Interview with Opeth drummer Martin Axenrot Metal drumming and the importance of swing Several months ago Martin Axenrot joined Opeth a session drummer for their European tour. When the band landed in Utrecht, The Netherlands, close to the Drummerszone headquarters, it seemed a perfect occasion to get more closely acquainted with Martin.

Though Martin Axenrot has a classical background, he switched to extreme metal drumming with Nifelheim, Satanic Slaughter and Witchery among others.

Drummerszone:
In 2004 you joined the all-star line-up of Bloodbath, replacing Dan Swanö who switched to guitar. And now you're on tour with Opeth, replacing their regular sticksman Martin Lopez. How has that happened?


Martin Axenrot:
During Opeth's tour in the US, Martin Lopez got ill. The band temporarily used the services of Gene Hoglan [who is also featured in Opeth's video for the song The Grand Conjuration] but needed someone else for their European trek. While they were still in the US, I received a phone call from singer Michael Åkerfeldt whom I already knew from our mutual project Bloodbath. Soon after we all met in Opeth's rehearsal studio in Stockholm en here I am today.

I presume it's quite a challenge to play complex structured songs that clock over ten minutes...

Well, at first I made notes for myself to get to know the structures of the songs. Now the biggest challenge is to put a personal stamp on the music and not just playing what's on the record. Since I know the songs, I've started to play more freely, with bits of improvisation. Though it's important to follow bassist Martin Mendez as well, he controls the tempo and rhythm pretty much.

Except for Michael Åkerfeldt you had not met any of the other members before. Is it hard to be on tour with strangers?

On the contrary! Despite all the long waiting, the bad food and the lack of sleep, I love touring! They are all nice guys, and so far it goes smoothly. It's pretty fun most of the times.

What's the most important thing you have learned so far from touring with Opeth?

Before Opeth I had not toured very much. This is the first real one so to speak. Most important thing I have learned is to stay focused in spite of the long songs. We play a two hour show every night, you know. Now I can focus more on the music and not just the drumming. I definitely have learned to play more relaxed.

I noticed your smooth and relaxed playing during the Bloodbath show at Wacken Open Air last summer, even with fast tempos. Where and when did you develop your technique?

Rudiments and technique in general were encouraged by my drum teacher Stig Bendric, who has passed away now, but had always played in the army and with the Norrköping Symphonic Orchestra. He was a huge Buddy Rich fan, and could play really impressive stuff. It made me appreciate the sense of swing when playing.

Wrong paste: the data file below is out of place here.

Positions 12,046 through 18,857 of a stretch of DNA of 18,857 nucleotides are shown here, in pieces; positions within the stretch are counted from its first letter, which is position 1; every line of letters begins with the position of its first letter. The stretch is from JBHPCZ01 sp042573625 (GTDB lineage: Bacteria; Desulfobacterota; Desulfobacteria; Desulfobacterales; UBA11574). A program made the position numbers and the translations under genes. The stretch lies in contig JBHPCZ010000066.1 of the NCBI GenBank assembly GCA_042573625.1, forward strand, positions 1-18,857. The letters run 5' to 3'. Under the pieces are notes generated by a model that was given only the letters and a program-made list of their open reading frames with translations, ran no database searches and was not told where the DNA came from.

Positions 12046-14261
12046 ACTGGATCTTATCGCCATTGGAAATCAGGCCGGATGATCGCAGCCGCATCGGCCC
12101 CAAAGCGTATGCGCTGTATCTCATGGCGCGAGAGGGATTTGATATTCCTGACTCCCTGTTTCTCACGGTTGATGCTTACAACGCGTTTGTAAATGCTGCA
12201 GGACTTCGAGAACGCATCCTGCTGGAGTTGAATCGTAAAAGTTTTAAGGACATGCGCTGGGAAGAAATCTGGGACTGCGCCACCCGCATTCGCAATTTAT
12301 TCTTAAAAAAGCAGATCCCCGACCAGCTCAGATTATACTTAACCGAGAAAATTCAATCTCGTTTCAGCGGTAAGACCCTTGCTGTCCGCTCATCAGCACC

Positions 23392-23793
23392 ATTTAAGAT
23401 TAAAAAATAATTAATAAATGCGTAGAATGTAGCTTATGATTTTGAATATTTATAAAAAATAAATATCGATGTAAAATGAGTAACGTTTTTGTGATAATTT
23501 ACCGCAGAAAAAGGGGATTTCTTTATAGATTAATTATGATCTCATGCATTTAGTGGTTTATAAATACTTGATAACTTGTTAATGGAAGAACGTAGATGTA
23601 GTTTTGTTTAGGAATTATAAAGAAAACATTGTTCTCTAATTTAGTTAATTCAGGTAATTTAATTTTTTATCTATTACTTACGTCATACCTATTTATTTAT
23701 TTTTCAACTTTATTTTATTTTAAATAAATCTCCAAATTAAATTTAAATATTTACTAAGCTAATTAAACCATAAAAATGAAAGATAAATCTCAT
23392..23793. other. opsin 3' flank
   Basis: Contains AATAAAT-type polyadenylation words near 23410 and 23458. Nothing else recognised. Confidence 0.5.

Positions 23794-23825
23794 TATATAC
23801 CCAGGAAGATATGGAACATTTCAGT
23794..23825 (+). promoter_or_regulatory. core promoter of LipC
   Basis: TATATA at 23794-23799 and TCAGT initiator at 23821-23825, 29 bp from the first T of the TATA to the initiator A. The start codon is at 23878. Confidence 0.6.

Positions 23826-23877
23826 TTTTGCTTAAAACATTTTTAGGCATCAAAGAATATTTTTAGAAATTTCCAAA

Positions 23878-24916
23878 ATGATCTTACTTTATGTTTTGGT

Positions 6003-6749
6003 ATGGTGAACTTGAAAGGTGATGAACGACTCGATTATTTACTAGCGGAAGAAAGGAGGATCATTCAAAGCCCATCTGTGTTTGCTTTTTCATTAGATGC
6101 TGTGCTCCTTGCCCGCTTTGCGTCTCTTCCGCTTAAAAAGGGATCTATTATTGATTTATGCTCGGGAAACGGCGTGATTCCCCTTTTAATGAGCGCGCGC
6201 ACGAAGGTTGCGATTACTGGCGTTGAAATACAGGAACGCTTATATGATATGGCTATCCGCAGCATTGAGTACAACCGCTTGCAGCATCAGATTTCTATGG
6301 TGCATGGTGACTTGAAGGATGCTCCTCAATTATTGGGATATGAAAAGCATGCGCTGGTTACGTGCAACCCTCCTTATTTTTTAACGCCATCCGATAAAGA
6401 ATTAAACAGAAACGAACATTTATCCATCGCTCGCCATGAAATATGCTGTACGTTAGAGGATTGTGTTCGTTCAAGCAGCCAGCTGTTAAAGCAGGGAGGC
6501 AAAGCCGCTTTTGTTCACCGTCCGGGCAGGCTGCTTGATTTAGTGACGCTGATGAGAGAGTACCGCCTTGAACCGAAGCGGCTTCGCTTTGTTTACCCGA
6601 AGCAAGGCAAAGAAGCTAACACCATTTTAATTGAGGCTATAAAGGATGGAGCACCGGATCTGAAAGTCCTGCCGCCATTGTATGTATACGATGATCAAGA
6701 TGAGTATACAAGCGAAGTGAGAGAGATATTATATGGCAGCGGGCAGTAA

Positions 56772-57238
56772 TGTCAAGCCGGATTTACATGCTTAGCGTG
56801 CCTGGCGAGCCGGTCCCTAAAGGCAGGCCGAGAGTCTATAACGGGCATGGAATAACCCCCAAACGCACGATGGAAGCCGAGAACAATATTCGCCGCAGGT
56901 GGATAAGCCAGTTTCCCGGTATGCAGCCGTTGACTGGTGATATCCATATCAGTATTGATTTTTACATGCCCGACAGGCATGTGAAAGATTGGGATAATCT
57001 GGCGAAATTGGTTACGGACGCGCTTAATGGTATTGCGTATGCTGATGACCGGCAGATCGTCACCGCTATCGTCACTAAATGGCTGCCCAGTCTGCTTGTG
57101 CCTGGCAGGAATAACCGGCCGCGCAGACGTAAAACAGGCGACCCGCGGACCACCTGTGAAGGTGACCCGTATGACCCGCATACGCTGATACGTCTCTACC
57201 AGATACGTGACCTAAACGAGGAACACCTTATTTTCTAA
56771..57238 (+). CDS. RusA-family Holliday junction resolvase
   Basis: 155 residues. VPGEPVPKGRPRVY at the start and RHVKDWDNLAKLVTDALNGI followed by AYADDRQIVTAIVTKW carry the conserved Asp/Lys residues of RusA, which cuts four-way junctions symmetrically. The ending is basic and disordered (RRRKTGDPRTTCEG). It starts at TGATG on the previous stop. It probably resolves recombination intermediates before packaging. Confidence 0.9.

When did you start playing drums? Could you tell us a bit about the early days?

I started playing on a snare drum and some buckets at age six. Three years later, at age nine, I got my first drum kit and received drum lessons until I was eighteen. During high school I played in Linköping's Symphonic Orchestra. We did a lot of marching as well and gave concerts all over Sweden and Norway. Eventually I worked my way up to the drum kit. I made sure I was always playing in a band. If I remember correctly my first band was called Samurai. That was a rock 'n roll cover band, playing songs from Led Zeppelin to Metallica. My second band was Decay.

Let's talk about something different. Any news about Witchery? Does that band/project still exist?

In the summer of 2004 I recorded a new album with Witchery entitled "Don't Fear The Reaper". It has not been released yet because Witchery was dropped by our record label, but it is set for release in February 2006 by our new label Century Media. Witchery is a real band, giving all members the freedom to do stuff they cannot do in the other bands. We don't practice often, but especially when guitarists Patrick [also in The Haunted] and Richard [also in Seance] are off duty, we happen to play and jam ten hours a day for a month.

After the Opeth tour, in January 2006, we'll try to rehearse with Witchery and maybe even record a new CD. The last album hasn't even been released yet, but it doesn't harm to work ahead.

I have heard you play guitar as well. What are the chances of you releasing a solo debut?

A solo album? Well, who knows... one day...

How will Martin Axenrot's solo album sound like?

Perhaps it will contain softer songs than you imagine. Hard rock maybe. I listen to bands like Deep Purple and Black Sabbath on my iPod, but also to Heart and Queen. The latest addition is Mercyful Fate. Their original drummer Kim Ruzz played very swingingly! And he had very strange ideas when switching to a different riff. I've always liked John Bonham and Cozy Powell as well. And Dave Lombardo; he has a swing in it too, a great feeling. I definitely liked Dave Lombardo on Testament's album "The Gathering".

As a matter of fact, I've recently recorded a Deep Purple cover with Opeth. We entered the BBC Radio studios in London a few days ago and played Soldier of Fortune. It was completely recorded live, you can hear me count on the hi-hat: tssj, tssj, tssj, tssj - wonderful! The songs will also be included on the planned special release of "Ghost Reveries".

Thank you for your time. Any last comments?

Yeah, the most important thing about making music is to have fun. Never forget that.
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